By Kirk Landers
America’s national non-debate over highway policy got a new infusion of fantasy in April.
The first and most disillusioning one came from the Obama administration. It was a too-familiar chorus on the fantastic potential for public-private funding ventures to solve our transportation crisis.
This, of course, is a red herring – the same one that was floated just a few years ago by the Bush Administration. Then as now, we had an administration that didn’t want to raise the federal fuel tax but wanted to seem like it was doing something about the infrastructure crisis.
What’s disillusioning is that the tactic worked almost as well in 2010 as it did back in 2005. Serious journalists, even some in the construction press, actually ran stories on the great potential of innovative financing in solving our problems. We were told that the great potential of innovative financing goes well beyond toll roads (which are proving to be bitterly unpopular with motorists almost everywhere) to the veritable miracle of bond issues.
Self delusion, rationalization, weak-willed politicians, and an absence of leadership – these are the sources of our highway and bridge ills today.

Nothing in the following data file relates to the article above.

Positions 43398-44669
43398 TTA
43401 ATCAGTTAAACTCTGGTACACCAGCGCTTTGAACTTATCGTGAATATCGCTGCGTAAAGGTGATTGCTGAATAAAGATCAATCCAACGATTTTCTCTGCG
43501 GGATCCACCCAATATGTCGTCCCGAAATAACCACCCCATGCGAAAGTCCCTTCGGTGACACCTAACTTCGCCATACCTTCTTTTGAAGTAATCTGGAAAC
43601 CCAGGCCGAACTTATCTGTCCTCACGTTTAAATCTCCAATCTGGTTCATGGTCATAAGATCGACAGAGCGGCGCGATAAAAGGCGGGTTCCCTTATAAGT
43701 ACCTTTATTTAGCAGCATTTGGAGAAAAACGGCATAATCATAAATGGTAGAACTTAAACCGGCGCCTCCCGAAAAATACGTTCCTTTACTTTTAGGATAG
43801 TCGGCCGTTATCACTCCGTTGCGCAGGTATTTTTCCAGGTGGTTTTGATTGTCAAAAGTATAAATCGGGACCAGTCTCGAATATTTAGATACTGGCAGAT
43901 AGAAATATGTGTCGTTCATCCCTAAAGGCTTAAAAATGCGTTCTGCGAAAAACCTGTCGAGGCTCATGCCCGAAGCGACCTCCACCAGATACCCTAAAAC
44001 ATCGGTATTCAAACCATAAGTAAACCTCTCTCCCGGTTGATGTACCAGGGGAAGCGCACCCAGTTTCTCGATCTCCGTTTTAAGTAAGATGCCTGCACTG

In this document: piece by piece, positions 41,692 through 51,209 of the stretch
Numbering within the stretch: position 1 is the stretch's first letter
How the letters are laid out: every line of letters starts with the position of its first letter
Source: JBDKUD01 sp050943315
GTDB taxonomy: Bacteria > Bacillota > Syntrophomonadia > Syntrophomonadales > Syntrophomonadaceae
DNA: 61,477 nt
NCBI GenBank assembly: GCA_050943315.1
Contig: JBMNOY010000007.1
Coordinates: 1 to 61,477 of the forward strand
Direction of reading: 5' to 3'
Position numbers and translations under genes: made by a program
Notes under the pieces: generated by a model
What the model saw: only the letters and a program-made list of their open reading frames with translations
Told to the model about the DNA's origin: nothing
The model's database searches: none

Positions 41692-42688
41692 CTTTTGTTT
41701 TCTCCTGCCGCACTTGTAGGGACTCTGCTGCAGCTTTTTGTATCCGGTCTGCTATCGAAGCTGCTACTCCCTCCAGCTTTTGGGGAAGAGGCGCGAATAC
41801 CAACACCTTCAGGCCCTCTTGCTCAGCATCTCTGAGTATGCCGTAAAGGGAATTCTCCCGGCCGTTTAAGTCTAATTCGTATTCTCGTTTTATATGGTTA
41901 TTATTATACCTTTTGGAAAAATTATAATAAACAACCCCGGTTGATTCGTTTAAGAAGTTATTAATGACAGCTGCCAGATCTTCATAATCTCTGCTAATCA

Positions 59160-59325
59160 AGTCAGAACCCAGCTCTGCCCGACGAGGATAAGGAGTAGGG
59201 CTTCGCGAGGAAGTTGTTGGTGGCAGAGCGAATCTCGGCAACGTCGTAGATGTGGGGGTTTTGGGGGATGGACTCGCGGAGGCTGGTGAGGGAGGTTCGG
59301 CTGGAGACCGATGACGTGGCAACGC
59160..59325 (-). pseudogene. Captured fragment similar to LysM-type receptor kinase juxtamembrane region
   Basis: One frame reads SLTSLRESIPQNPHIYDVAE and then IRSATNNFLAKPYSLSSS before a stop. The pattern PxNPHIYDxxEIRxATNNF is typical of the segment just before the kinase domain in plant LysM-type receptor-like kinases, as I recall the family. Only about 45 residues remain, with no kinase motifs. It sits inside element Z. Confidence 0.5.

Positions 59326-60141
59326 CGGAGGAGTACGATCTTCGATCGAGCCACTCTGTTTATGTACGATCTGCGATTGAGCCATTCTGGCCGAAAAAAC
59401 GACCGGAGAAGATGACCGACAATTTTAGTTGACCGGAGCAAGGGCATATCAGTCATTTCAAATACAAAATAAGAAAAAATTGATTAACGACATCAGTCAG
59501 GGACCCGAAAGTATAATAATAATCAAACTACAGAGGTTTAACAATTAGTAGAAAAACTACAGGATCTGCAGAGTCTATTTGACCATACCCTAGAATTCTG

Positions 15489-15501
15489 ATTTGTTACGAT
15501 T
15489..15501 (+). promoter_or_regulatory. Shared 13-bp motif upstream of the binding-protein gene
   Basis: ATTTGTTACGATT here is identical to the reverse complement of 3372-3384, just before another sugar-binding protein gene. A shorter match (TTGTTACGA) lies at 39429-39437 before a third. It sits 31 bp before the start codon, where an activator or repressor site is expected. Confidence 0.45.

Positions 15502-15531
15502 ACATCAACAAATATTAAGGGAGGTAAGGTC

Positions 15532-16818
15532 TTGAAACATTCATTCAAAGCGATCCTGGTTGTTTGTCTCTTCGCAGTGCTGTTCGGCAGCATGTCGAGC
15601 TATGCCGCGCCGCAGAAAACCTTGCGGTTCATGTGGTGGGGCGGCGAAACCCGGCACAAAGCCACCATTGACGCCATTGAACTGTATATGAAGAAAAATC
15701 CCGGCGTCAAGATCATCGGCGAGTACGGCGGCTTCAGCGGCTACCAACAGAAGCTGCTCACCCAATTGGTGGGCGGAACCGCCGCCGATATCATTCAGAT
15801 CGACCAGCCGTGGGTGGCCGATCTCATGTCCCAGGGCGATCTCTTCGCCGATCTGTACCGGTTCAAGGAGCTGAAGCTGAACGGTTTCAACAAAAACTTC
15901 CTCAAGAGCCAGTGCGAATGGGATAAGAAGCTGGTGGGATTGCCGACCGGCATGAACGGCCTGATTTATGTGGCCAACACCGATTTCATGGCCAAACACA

In case you missed the coverage, let me explain the miracle of bond issues: you get to spend money today and pay it back in the future.
Now, there’s a new concept in American governance. Why didn’t anyone else think of spend now/pay later?
Tollways, infrastructure banks, bond issues and other so-called innovative financing concepts are viable tools in the infrastructure management arsenal, but they can’t solve the crisis caused by our unwillingness to pay for what we need.
Another delusionary concept for solving our underfunding crisis was floated in April by the U.S. Public Interest Research Group (PIRG), which postulates that our whole problem stems from misguided priorities by state departments of transportation. According to PIRG, the state DOTs are focused on creating new highways rather than maintaining existing roads and bridges.
We can solve all our problems by getting the DOTs to concentrate our resources on maintaining what we have, says PIRG, rather than building all these new roads and expanding old ones.
Now this is truly depressing. When Washington pols start talking innovative financing, it’s just politics. But this comes from a group that purports to research things for the good of the public. I’m sure they are sincere and intelligent, but whatever caused them to think we are investing aggressively in capacity expansion of our highways?
In the past 25 years, the number of lane miles in America has increased about 7 percent. That is not a vigorous increase in capacity by any measure. And during that same period, vehicle miles travelled by U.S. motorists increased by more than 70 percent.
Capacity expansion is not the source of our problems. Self delusion, rationalization, weak-willed politicians, and an absence of leadership – these are the sources of our highway and bridge ills today.
We need to increase the federal fuel tax by at least a dime a gallon, and 25 cents a gallon would be reasonable. Write it down – and don’t stop pushing your elected officials to get it done! EW